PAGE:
Stir everything together and cook until the noodles have warmed through and they have soaked up all of the sauce.
Garnish with spring onions (scallions) or chives just before serving.
How to Serve Yakisoba
Most Japanese restaurants serve Yakisoba with a garnish of pickled ginger, and I also like to have a generous sprinkle of chilli flakes or Togarashi on mine.
I must admit that the first time I tried Yakisoba, I had actually ordered Omusoba, which consists of a portion of Yakisoba wrapped in a light omelette, and drizzled with Japanese Kewpie mayonnaise and Tonkatsu sauce. It is like the Japanese equivalent of a burrito and so so delicious!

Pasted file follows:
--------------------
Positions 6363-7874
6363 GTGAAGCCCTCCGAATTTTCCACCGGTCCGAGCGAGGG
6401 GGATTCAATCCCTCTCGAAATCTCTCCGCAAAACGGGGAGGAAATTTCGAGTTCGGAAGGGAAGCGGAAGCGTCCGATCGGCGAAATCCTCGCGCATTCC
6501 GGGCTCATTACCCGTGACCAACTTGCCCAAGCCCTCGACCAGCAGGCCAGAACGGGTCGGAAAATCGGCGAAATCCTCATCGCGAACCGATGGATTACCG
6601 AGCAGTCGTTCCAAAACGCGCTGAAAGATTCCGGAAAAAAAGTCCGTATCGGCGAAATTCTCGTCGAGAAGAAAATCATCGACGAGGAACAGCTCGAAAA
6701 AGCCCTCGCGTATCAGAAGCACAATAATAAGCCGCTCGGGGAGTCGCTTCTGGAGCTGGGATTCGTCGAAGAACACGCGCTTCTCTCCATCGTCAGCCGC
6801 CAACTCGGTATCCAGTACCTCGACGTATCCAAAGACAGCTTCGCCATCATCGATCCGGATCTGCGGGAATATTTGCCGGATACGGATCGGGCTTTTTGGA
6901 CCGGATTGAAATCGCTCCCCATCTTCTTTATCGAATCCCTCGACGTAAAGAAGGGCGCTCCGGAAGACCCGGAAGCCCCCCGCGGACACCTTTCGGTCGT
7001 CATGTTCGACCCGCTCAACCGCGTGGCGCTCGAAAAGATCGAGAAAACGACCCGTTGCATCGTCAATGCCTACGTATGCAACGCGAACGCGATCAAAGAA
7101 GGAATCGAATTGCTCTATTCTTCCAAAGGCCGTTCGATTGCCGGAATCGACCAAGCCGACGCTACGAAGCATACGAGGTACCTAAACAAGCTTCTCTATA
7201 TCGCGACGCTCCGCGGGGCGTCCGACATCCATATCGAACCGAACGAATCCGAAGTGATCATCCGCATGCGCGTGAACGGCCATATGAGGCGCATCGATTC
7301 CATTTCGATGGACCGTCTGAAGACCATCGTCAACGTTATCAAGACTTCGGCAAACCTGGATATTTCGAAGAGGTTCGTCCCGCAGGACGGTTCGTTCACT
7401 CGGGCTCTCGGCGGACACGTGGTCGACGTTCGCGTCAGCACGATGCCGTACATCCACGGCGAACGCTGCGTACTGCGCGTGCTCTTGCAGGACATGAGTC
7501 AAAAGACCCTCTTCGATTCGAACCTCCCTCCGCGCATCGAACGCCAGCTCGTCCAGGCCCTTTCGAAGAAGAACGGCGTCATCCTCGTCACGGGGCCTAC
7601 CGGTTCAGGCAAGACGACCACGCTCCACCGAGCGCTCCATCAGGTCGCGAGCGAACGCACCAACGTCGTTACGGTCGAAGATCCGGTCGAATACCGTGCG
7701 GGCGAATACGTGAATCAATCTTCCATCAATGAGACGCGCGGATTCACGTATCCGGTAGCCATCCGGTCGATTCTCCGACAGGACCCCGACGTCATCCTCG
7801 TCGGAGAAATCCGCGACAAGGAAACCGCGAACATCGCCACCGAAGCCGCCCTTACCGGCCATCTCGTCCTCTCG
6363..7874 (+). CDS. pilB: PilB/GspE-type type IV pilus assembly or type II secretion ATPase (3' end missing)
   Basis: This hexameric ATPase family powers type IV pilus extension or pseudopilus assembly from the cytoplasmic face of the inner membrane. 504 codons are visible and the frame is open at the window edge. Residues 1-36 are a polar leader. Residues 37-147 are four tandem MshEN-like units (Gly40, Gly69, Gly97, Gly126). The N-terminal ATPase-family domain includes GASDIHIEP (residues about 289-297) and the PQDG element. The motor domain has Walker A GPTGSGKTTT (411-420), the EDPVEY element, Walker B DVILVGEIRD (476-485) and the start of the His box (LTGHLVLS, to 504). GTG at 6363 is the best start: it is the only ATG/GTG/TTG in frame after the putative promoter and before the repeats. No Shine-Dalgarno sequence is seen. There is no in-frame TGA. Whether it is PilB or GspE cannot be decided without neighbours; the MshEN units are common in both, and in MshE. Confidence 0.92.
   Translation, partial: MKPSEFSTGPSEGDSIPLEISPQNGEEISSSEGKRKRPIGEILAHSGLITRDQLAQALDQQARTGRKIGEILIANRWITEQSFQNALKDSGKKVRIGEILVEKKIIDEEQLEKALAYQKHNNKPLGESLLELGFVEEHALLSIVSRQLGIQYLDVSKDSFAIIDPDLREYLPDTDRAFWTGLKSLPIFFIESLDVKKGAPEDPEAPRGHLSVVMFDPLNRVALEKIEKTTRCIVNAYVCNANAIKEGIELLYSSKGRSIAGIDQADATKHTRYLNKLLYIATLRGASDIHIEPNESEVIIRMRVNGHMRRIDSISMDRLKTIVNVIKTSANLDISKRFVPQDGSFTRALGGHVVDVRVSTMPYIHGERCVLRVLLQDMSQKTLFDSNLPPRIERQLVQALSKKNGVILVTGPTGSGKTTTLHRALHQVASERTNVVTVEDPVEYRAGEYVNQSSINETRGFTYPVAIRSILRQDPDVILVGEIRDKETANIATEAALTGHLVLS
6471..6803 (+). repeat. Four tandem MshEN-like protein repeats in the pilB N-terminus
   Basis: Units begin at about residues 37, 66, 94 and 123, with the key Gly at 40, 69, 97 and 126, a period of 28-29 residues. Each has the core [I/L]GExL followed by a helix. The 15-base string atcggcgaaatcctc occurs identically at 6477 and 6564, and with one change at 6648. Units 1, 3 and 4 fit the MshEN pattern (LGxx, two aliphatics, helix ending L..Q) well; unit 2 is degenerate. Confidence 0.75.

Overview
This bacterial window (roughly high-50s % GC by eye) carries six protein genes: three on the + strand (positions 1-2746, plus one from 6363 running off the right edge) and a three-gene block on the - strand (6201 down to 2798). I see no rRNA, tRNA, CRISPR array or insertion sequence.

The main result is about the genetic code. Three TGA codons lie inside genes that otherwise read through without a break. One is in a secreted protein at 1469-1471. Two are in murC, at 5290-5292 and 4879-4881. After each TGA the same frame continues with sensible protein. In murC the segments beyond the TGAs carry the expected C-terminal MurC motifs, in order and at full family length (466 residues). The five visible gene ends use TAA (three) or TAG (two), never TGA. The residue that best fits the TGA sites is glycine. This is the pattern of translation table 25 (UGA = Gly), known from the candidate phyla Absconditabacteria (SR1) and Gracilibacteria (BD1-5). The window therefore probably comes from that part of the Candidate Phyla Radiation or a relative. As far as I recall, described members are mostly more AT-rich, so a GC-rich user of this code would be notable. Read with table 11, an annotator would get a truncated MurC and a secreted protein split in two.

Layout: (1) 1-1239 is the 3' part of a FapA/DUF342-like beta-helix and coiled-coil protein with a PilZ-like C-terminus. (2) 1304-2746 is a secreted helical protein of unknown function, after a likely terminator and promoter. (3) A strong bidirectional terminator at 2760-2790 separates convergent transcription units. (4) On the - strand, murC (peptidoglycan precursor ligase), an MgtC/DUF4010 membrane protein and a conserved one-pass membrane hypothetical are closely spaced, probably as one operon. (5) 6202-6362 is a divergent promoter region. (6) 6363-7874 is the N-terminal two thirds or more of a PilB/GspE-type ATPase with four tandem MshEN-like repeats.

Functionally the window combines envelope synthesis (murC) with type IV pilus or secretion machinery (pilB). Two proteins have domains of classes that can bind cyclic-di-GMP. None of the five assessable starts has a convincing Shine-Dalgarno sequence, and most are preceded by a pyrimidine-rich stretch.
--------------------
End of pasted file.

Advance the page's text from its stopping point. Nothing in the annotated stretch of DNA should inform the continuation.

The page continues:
More Stir-Fry Recipes
If you are looking for more stir-fry recipes, you might also like:Print
Yakisoba (Japanese Stir-Fried Noodles)
A delicious recipe for Yakisoba, or Japanese Stir-Fried Noodles, using pork belly, cabbage and carrots. Make this tasty dish in 30 minutes, perfect for busy weeknights!
- Prep Time: 15 mins
- Cook Time: 15 mins
- Total Time: 30 minutes
- Yield: Serves 3-4
- Category: Dinner
- Method: Stove Top
- Cuisine: Japanese
For the Yakisoba Sauce
- 2 tablespoons Worcestershire sauce
- 2 tablespoons soy sauce
- 2 tablespoons oyster sauce
- 1 tablespoon ketchup
- 1 teaspoon dark soy sauce
- 1 teaspoon sugar
For the Stir-Fried Noodles
- 500 g yakisoba noodles (pre-cooked in vacuum-sealed packets)
- 300 g pork belly
- sea salt
- freshly cracked pepper
- 1 tablespoon vegetable oil
- 1 large onion, thickly sliced
- 3 garlic cloves, finely chopped
- 1 large carrot, julienned
- 1 small red capsicum (bell pepper), thinly sliced
- 1 cup Chinese cabbage, thickly sliced
- spring onions (scallions) or chives, chopped into small batons
- Make the Yakisoba Sauce by mixing all of the sauce ingredients together in a small bowl.